Hyponatremia in a cold weather ultraendurance race

Alaska Med. 2002 Jul-Sep;44(3):51-5.


We assessed the incidence and etiology of hyponatremia in the 100-mile (161 km) Iditasport ultramarathon. Subjects (8 cyclists, 8 runners) were weighed and serum sodium was measured pre- and post-race. Race diets were analyzed to determine fluid and sodium consumption. Subjects were split by post-race serum sodium concentration into hyponatremic and normonatremic groups for statistical analyses. Seven of 16 subjects (44%) were hyponatremic. The hyponatremic group exhibited a significant decrease in serum sodium concentration (137.0 to 132.9 mmol/L), and the normonatremic group experienced a significant decrease in weight (82.1 to 80.2 kg) pre- to post-race. The hyponatremic group drank more fluid per hour (0.5 versus 0.4 L/h) and consumed less sodium per hour (235 versus 298 mg/h) compared to the normonatremic group. In conclusion, hyponatremia is common in an ultraendurance race held in the extreme cold, and may be caused by excessive fluid consumption and/or inadequate sodium intake.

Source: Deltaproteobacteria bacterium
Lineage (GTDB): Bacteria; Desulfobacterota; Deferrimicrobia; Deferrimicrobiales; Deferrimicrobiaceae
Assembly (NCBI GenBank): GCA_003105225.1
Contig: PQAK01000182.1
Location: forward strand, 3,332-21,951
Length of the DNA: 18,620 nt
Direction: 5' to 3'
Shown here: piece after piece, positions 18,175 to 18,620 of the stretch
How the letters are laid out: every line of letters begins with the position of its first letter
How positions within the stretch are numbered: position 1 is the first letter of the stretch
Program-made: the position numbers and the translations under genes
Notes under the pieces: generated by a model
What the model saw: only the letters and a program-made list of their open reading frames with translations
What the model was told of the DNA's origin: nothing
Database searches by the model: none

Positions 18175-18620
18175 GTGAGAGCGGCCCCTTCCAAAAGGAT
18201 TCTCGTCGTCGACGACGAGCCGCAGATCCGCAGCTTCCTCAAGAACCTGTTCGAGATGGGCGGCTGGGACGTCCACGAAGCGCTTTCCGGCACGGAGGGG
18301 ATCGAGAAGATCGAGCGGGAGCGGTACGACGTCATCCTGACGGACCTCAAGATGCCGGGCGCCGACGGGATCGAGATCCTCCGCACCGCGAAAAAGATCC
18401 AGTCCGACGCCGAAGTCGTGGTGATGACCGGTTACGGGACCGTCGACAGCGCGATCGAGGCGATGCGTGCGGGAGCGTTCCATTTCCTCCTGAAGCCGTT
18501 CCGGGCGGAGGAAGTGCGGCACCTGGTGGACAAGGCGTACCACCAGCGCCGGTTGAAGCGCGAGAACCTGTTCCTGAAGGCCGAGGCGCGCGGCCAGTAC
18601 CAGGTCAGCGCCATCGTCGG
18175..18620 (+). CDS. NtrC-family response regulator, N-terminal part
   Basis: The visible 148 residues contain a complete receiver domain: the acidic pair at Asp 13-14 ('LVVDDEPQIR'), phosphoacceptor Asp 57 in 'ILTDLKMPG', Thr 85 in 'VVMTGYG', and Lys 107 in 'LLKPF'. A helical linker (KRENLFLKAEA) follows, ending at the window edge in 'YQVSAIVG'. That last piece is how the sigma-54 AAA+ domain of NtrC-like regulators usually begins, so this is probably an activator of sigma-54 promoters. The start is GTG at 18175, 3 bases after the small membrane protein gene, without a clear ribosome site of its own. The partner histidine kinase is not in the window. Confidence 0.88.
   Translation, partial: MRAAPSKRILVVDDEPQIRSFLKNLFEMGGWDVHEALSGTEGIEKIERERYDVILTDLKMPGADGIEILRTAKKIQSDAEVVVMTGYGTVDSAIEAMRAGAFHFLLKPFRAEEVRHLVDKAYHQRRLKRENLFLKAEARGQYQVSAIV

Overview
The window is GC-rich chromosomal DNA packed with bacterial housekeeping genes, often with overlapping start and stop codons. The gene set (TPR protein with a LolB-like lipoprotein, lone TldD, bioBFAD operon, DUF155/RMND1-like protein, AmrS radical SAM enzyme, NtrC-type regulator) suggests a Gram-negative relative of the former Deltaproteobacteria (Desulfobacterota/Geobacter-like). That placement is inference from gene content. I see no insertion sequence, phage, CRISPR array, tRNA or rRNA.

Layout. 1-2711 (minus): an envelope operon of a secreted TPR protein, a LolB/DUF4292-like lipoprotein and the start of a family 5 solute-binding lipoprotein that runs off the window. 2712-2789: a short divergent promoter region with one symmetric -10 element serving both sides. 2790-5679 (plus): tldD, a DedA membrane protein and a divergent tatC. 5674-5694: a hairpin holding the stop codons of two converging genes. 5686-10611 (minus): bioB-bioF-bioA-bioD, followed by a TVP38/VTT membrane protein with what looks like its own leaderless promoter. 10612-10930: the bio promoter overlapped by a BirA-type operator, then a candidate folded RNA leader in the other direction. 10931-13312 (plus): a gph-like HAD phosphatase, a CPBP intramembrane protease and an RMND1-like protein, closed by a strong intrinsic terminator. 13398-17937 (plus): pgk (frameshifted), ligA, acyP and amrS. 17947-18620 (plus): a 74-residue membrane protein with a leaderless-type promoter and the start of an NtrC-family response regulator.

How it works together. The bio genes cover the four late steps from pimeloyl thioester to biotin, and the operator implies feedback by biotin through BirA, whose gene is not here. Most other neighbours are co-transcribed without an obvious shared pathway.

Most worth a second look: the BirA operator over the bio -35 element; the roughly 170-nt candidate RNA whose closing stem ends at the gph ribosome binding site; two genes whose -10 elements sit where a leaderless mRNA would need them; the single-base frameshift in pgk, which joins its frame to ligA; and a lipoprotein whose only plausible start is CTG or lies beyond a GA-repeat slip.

Publication types

  • Research Support, Non-U.S. Gov't

MeSH terms

  • Adult
  • Alaska / epidemiology
  • Bicycling / physiology*
  • Cold Temperature / adverse effects*
  • Drinking
  • Female
  • Humans
  • Hyponatremia / epidemiology
  • Hyponatremia / etiology*
  • Incidence
  • Male
  • Physical Endurance / physiology*
  • Running / physiology*
  • Sodium / administration & dosage
  • Sodium / blood
  • Water-Electrolyte Balance


  • Sodium